The USS John W. Weeks (DD-701) served in the U.S. Navy for over two and a half decades in the mid-20th century. She was named for Rear Admiral John Wingate Weeks who served as a United States Senator and as Secretary of War. John W. Weeks was a member of the Allen M. Sumner class of naval destroyers.
John W. Weeks was laid down at Kearny, New Jersey by the Federal Shipbuilding and Dry Dock Company in January 1944, launched in May, and commissioned in July with Commander Robert A. Theobald, Jr., in command. Carrying a crew of 336, John W. Weeks was armed with ten 21-inch torpedo tubes, six five-inch anti-aircraft guns, twelve 40-millimeter anti-aircraft guns, and eleven 20-millimeter anti-aircraft guns.
John W. Weeks sailed from New York on escort duty and, after passing through Pearl Harbor and Eniwetok, joined the 3rd Fleet at Ulithi in December 1944. In January 1945, John W. Weeks departed with Fast Carrier Task Force 38 to begin operations in the Philippines. The destroyer participated in the Luzon Invasion and protected the force at Lingayen Gulf and in the South China Sea.
John W. Weeks served with the aircraft carriers during strikes on Tokyo in February and then supported Marines fighting on Iwo Jima. She also participated in pre-invasion bombardment activities at Okinawa and, during the D-day invasion in April, defended the invading troops there as well. John W. Weeks was then assigned to various operations off Tokyo Bay, including radar picket duty, shore bombardment, anti-shipping sweeps, and rescue missions. Occupation duty followed the end of the war, during which John W. Weeks served as an escort until late-December.
John W. Weeks was inactivated in April 1946, but operated as a naval training vessel from May 1947 until mid-1949 out of Norfolk, Virginia. Briefly decommissioned in 1950, John W. Weeks was then deployed to Europe before reporting to the Middle East in 1956. In 1960, John W. Weeks resumed training duties in the Caribbean and off New England. John W. Weeks sailed to the Mediterranean and Middle East on various occasions, and served on the Gemini 5 recovery team in the summer of 1965. In 1966, the destroyer was used as a school ship at Key West, Florida, and then was assigned to anti-submarine duties in the Atlantic, as well as the South Atlantic and Indian Oceans. John W. Weeks was decommissioned and struck from the Navy list, then sunk of Virginia, in 1970.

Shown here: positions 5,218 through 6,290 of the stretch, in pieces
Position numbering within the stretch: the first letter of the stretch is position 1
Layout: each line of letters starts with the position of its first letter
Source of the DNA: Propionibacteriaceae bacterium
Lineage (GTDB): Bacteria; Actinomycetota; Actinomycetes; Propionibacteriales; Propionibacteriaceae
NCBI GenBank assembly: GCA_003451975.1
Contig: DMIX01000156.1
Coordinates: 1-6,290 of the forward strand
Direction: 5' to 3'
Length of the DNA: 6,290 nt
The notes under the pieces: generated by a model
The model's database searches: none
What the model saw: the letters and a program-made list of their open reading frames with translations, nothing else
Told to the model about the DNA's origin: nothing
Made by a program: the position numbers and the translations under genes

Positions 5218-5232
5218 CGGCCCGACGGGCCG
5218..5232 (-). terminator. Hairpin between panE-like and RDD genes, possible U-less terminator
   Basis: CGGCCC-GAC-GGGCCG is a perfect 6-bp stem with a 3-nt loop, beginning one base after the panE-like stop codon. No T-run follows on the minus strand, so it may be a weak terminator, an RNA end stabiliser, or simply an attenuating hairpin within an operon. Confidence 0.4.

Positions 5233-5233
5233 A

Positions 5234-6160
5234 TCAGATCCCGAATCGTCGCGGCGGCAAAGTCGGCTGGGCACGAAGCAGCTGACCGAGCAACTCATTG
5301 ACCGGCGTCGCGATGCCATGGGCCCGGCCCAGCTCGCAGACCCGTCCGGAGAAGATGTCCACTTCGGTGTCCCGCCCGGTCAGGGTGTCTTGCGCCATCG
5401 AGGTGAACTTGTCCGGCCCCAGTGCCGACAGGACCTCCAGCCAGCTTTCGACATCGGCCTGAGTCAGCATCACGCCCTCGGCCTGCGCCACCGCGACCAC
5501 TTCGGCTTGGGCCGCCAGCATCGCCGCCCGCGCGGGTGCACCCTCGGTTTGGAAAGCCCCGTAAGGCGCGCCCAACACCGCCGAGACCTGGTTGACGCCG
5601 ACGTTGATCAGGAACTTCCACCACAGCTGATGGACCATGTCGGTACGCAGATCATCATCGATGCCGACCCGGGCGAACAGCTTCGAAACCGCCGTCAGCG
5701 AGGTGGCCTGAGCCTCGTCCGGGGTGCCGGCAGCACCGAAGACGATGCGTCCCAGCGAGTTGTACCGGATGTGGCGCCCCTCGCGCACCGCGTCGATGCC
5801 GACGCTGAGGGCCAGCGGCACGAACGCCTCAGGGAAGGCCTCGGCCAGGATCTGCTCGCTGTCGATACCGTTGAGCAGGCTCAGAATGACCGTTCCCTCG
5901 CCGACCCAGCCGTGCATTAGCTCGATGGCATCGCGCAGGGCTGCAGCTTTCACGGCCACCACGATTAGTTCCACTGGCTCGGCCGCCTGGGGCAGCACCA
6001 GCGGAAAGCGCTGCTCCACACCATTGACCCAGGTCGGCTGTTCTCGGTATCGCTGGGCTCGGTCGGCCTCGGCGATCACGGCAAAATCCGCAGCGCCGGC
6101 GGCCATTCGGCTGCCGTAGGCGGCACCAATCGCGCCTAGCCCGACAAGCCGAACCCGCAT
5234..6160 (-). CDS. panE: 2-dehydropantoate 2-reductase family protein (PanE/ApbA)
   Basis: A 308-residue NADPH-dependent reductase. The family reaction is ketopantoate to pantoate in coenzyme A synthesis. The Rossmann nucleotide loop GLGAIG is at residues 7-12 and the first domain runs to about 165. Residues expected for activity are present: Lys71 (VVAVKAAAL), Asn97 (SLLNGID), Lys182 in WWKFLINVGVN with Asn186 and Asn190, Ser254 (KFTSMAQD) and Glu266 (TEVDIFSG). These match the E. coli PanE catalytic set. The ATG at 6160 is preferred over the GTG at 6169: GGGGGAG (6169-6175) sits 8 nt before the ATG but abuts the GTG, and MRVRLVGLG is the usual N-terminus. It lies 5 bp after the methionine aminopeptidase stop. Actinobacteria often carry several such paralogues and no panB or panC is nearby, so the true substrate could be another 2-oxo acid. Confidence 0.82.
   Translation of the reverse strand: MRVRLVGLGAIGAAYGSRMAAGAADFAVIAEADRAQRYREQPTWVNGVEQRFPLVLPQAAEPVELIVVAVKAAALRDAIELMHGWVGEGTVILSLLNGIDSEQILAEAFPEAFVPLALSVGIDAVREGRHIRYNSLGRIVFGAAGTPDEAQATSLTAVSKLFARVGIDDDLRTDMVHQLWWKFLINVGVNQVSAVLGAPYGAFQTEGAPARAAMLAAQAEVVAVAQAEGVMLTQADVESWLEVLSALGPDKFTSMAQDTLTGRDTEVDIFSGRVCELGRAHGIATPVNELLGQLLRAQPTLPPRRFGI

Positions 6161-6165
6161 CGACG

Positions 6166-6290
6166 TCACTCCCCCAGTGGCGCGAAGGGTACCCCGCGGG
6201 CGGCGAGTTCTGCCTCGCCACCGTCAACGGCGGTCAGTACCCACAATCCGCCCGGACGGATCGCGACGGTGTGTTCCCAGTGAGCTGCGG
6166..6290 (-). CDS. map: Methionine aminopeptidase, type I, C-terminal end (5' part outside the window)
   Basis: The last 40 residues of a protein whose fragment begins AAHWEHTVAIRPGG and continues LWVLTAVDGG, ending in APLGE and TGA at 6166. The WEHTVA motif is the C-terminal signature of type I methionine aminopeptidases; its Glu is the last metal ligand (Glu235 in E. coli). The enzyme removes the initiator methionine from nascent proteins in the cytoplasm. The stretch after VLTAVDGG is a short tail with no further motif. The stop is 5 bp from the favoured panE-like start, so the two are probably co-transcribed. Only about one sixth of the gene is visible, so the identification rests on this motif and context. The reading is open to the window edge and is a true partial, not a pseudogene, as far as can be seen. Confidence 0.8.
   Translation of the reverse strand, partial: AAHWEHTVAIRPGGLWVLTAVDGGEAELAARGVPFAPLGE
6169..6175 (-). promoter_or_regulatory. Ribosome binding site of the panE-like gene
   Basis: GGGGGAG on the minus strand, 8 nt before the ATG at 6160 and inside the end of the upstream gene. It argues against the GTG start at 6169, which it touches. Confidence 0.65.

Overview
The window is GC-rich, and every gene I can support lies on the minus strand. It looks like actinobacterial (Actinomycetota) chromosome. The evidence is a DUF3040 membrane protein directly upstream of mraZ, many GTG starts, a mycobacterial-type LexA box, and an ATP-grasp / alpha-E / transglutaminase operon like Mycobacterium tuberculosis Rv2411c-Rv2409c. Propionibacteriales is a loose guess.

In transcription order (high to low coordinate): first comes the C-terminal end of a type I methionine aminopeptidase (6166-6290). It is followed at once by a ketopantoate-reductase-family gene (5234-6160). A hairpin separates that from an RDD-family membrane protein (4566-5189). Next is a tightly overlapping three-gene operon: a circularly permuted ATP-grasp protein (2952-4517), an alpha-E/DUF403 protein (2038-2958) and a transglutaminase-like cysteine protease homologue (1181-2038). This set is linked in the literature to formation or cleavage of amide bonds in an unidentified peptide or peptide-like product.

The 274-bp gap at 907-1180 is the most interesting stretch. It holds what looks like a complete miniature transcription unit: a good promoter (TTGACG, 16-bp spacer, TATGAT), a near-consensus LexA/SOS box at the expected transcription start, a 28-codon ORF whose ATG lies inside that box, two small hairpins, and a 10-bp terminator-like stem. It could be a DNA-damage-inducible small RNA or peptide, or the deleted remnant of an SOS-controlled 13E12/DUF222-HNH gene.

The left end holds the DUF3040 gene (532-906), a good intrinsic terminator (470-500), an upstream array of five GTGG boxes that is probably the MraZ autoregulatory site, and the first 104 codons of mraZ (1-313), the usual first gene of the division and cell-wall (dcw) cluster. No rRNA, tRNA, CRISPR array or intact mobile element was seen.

Asbestos Risk on the USS John W. Weeks (DD-701)
The engine and power rooms of Navy ships like the USS John W. Weeks, contained fairly large amounts of asbestos insulation and other asbestos products because the equipment generated a large amount of heat. The engine and power rooms aboard John W. Weeks used asbestos to insulate steam pipes, to cover ship's boilers, and to fireproof parts of the ship's motors and power generating equipment.
As materials contaminated with asbestos were used in so many places, essentially all crewmen ran the risk of asbestos exposure at some point during their career. Those working with the ship's heavy equipment had a higher level of regular exposure, however. When asbestos-contaminated material is broken or torn, the individual asbestos fibers become "friable" and can become airborne, where they can be ingested or inhaled.
The development of mesothelioma, a serious asbestos cancer, is strongly correlated with the overall level of exposure. When breathed in or swallowed, tiny asbestos particles become stuck in the lungs and may, over time, cause the development of an asbestos disease.Sources
Haze Gray & Underway. Dictionary of American Naval Fighting Ships. DD-701.
(http://www.hazegray.org/danfs/destroy/dd701txt.htm) Retrieved 7 February 2011.
NavSource Naval History. USS John W. Weeks (DD-701).
(http://www.navsource.org/archives/05/701.htm) Retrieved 7 February 2011.